Robots that can climb walls, robots that can sort out materials, and robots that can flip over are all being made by the new Physics of Electronic Robotics class at CVHS. In this new class, students are learning how to build and program robots that can do unimaginable actions. What’s next, a robot that can do your homework?
CVHS welcomes the new Physics of Electronic Robotics to the variety of classes the school has to offer in the 2011-2012 school year. Dr. Bertram Pinsky, who previously taught Honors and Conceptual Physics, has assumed the Robotics teacher position. The Physics of Electronic Robotics students must have completed Algebra 1 and be a sophomore, junior, or senior for the current school year.
Although Physics of Electronic Robotics currently uses the Conceptual Physics book, it differs greatly from Conceptual Physics. The class builds robots to demonstrate different principles of physics, creating a more hands-on type of learning environment, while Conceptual Physics involves more problem solving. Physics of Electronic Robotics plans to explore mechanics, motion, waves, electronics, electricity, computer programming, thermodynamics, energy and computer engineering in detail.
“This year’s Robotics class enables students to get the hands-on approach of what engineering really is and how it’s life changing,” said Lindsey Matheney, president of the Robotics Club.
A regular week in Robotics starts with academics on Monday. During block days, the students do labs that involve building robots and program designing. Thursday is dedicated to learning a programming language, called “C-language,” used to program the robots At the end of the week on Friday, the class recaps the homework, academics learned during the week, and takes any quizzes or tests that are scheduled.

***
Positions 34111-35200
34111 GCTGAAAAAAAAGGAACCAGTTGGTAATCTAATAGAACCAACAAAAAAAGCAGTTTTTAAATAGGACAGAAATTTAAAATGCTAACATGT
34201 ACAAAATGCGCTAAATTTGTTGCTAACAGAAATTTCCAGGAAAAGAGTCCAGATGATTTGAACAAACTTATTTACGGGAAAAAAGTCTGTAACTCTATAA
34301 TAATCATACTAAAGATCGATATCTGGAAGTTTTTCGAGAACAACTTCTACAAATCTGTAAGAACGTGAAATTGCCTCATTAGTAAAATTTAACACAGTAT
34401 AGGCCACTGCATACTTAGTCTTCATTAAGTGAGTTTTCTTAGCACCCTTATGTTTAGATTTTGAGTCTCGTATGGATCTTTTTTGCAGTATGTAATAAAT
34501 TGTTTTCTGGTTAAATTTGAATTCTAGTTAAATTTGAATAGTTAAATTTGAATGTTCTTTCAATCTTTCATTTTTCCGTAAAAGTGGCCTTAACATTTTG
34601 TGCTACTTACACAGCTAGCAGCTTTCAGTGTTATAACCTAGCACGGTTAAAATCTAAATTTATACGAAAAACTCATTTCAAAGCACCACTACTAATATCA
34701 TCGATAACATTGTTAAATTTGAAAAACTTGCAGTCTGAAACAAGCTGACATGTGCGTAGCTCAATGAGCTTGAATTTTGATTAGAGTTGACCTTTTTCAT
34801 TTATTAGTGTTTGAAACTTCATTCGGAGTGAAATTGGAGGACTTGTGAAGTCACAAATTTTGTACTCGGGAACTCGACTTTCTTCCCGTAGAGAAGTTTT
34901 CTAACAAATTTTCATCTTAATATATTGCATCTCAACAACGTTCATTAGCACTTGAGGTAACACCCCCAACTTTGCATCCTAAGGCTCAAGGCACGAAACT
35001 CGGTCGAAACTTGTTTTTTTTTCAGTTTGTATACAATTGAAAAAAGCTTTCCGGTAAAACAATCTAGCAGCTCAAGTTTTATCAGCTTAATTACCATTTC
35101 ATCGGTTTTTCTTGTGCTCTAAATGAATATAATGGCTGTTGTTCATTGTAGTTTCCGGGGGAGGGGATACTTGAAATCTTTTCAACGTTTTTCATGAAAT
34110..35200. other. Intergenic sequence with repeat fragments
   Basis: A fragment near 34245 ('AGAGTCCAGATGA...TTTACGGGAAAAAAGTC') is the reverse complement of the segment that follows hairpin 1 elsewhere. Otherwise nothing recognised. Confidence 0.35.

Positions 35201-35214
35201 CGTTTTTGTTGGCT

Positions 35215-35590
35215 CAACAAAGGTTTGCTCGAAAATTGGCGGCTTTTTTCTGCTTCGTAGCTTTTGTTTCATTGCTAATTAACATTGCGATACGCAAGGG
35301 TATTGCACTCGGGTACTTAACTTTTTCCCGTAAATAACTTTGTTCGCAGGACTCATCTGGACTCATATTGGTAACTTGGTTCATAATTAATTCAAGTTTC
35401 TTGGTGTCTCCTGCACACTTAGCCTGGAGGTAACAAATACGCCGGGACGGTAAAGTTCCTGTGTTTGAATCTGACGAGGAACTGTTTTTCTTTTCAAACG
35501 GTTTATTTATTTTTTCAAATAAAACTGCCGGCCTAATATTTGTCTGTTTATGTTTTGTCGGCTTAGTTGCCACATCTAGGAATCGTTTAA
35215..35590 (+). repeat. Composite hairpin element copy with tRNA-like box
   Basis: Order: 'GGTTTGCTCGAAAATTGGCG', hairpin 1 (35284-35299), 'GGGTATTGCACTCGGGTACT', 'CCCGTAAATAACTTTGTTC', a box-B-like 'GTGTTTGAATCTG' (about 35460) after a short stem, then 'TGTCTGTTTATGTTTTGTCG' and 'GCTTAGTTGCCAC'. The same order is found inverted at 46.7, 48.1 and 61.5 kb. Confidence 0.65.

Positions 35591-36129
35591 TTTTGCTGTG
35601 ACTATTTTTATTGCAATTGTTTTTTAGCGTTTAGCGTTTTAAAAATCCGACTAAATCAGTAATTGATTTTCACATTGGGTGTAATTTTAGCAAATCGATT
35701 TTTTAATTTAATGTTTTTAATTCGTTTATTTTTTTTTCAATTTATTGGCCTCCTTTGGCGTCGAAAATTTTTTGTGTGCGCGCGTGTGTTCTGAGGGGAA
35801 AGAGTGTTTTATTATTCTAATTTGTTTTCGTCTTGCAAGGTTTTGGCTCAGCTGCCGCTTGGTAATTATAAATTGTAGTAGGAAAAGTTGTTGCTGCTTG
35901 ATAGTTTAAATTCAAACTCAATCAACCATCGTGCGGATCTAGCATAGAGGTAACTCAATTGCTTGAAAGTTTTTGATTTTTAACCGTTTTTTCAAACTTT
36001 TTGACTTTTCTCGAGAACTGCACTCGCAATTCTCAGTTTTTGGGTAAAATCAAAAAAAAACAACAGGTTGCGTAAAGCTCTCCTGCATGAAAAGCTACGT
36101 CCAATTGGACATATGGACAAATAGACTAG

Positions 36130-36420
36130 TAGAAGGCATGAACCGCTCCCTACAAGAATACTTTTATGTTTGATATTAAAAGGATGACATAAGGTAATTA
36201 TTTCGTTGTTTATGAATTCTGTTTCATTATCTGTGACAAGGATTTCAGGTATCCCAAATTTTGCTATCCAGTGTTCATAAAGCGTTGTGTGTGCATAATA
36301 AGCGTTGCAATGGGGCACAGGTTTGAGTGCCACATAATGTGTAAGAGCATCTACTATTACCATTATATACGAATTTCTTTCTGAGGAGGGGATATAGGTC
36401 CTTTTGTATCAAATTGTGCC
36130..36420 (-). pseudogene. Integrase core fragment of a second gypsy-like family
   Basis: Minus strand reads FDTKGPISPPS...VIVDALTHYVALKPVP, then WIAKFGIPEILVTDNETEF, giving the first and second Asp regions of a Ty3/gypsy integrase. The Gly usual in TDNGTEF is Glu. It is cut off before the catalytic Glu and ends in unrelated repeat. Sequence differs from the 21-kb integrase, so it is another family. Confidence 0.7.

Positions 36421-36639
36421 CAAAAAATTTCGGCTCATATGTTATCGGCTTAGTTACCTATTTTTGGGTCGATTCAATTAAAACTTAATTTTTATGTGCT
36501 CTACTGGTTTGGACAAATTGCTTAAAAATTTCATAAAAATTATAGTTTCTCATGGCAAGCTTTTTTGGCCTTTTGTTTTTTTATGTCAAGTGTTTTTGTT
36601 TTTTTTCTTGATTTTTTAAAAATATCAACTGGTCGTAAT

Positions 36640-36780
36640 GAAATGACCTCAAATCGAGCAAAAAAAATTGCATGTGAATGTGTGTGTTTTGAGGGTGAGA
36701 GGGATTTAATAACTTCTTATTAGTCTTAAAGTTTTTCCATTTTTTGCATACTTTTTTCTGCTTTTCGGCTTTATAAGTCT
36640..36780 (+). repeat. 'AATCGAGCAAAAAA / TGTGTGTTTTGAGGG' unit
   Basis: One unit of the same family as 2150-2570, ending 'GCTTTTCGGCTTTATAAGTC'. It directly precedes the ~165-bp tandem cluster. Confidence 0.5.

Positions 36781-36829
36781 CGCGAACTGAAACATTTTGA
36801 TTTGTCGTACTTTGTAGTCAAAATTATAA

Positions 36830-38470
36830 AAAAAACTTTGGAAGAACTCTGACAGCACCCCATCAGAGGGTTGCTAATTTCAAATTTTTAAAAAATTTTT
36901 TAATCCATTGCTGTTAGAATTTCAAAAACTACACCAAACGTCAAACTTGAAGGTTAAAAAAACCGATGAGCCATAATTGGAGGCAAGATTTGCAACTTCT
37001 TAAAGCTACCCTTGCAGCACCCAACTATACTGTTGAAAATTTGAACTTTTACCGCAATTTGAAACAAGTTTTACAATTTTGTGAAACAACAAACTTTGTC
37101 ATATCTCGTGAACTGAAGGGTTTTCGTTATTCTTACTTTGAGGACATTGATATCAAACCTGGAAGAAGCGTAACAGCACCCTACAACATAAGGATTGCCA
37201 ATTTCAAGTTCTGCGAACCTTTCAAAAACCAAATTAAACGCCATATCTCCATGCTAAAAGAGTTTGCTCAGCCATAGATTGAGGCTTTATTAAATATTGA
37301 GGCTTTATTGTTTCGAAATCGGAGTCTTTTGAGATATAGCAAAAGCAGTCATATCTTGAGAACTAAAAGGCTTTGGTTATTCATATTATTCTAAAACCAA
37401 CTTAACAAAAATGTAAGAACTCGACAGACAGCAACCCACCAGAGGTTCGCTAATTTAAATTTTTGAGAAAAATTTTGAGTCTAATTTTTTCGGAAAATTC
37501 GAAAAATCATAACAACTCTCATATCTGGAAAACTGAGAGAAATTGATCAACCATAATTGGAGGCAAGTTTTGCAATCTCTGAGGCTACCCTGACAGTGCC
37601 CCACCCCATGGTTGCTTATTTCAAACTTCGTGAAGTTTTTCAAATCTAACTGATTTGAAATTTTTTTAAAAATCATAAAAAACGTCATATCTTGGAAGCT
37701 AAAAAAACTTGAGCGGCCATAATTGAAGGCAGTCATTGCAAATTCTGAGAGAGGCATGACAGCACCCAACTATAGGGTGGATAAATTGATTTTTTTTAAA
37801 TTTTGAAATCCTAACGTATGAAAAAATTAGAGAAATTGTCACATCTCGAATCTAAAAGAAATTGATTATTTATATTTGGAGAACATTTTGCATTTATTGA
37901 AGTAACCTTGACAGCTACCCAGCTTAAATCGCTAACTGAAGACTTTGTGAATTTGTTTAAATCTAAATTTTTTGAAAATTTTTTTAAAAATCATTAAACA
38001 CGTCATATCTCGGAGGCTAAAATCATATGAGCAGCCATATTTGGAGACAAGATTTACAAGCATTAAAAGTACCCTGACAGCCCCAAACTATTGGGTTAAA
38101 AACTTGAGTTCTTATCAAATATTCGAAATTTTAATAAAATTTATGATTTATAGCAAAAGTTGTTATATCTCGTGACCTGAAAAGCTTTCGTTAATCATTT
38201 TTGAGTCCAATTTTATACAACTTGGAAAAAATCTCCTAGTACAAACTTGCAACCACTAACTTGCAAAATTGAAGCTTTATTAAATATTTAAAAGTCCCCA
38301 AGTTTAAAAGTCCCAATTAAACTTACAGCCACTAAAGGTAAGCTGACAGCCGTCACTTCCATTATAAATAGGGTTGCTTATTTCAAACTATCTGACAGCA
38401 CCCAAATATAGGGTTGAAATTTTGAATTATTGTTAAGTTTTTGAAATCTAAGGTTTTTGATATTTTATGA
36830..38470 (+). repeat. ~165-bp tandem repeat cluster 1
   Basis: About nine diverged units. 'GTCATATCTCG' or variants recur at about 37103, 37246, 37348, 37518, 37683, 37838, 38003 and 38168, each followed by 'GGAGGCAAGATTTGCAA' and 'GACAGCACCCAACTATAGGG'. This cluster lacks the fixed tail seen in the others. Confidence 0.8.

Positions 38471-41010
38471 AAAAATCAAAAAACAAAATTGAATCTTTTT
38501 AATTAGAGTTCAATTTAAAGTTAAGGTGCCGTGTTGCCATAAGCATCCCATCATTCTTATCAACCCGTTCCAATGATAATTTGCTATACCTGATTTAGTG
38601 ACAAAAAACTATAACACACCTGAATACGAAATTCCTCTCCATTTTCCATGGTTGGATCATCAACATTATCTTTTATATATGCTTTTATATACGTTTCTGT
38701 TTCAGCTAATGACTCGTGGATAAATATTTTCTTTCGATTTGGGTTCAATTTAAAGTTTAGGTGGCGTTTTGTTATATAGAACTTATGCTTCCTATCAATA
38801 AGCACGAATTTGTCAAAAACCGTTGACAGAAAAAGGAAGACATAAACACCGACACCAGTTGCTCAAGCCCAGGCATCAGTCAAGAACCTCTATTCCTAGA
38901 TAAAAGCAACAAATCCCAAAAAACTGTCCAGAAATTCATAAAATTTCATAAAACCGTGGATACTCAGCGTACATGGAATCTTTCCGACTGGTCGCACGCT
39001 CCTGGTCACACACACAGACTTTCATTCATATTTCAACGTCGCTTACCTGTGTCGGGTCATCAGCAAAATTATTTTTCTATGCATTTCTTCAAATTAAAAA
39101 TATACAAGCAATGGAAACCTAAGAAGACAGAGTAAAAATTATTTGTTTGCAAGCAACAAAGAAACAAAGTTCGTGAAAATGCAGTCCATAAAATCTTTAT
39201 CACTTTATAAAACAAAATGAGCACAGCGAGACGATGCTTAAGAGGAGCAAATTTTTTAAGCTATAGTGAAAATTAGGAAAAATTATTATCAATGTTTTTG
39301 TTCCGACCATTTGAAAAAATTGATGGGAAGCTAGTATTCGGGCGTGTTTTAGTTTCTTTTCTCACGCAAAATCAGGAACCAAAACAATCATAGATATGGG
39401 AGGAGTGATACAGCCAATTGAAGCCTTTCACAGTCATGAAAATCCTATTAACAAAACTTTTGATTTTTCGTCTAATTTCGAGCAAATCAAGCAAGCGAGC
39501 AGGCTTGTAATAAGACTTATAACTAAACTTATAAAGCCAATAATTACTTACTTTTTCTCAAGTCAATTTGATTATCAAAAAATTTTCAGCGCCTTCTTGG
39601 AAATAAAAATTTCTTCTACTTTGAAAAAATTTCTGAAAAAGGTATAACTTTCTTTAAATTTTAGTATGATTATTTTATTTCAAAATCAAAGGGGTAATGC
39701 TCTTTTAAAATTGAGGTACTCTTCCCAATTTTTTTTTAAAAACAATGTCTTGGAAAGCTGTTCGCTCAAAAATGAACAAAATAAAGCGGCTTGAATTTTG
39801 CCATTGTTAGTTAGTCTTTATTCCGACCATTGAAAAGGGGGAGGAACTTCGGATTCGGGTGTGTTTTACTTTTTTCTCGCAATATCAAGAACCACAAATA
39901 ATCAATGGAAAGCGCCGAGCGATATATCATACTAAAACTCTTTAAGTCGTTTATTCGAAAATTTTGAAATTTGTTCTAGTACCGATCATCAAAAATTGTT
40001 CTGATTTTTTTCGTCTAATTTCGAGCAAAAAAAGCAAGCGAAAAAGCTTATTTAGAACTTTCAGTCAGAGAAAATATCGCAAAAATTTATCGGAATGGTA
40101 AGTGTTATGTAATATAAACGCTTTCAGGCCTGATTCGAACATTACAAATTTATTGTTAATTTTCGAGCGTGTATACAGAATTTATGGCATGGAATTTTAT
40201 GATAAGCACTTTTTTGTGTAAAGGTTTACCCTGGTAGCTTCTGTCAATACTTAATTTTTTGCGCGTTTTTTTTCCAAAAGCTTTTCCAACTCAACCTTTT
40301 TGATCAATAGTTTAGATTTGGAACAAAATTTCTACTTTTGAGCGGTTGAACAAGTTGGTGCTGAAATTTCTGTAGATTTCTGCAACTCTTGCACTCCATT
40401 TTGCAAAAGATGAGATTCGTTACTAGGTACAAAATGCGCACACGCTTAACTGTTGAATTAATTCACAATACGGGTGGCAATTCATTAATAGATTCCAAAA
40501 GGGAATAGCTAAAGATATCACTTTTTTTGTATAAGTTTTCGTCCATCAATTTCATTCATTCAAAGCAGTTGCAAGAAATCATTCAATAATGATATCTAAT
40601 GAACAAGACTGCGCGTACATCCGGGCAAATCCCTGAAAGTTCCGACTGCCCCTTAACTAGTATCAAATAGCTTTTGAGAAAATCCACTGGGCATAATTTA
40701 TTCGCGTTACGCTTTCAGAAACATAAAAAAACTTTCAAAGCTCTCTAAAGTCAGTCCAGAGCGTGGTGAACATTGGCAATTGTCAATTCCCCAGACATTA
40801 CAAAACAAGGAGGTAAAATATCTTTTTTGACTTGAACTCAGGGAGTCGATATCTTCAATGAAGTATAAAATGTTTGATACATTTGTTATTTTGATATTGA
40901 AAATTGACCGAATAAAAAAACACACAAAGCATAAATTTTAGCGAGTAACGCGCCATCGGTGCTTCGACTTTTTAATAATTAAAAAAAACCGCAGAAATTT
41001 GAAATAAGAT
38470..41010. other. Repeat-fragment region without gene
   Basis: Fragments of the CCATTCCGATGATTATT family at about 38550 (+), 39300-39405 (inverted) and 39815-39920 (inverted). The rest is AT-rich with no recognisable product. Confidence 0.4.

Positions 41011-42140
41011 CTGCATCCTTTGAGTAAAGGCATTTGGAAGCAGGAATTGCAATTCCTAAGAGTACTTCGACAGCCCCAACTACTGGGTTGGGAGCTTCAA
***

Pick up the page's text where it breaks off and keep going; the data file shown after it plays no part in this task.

“It works like a physics class in the notes, but there’s a big difference because we get to build robots and program,” said junior Robotics student Ace Spitzer.
Robotics is still in the process of being UC/CSU approved. A layout of the class, paperwork, the standards, and planned labs has been submitted so this class can be considered a laboratory science class. Pinsky expects the approval to happen by the end of the year.
“This is something I’ve wanted to do for a long time. I think when Lindsey Matheney came, it helped it along,” said Pinsky.
The Robotics class has obtained a large selection of robot building sets to use for labs and demonstrations. They have 14 Lego kits, four different kits, six communication kits, “Mindstorm” kits, and “Boe-bot” kits. Each kit consists of about 600 pieces, which makes up to more than 15,000 pieces of robot making parts.
“I hope the students will take away an appreciation and build confidence that they can accomplish something on their own,” stated Pinsky. “This is a lot of individual work, less of me stand-up lecturing and more of [the students] following the instructions of building robots, programming robots, using their creative ideas to try to make the robots do stuff that they never thought they could do.”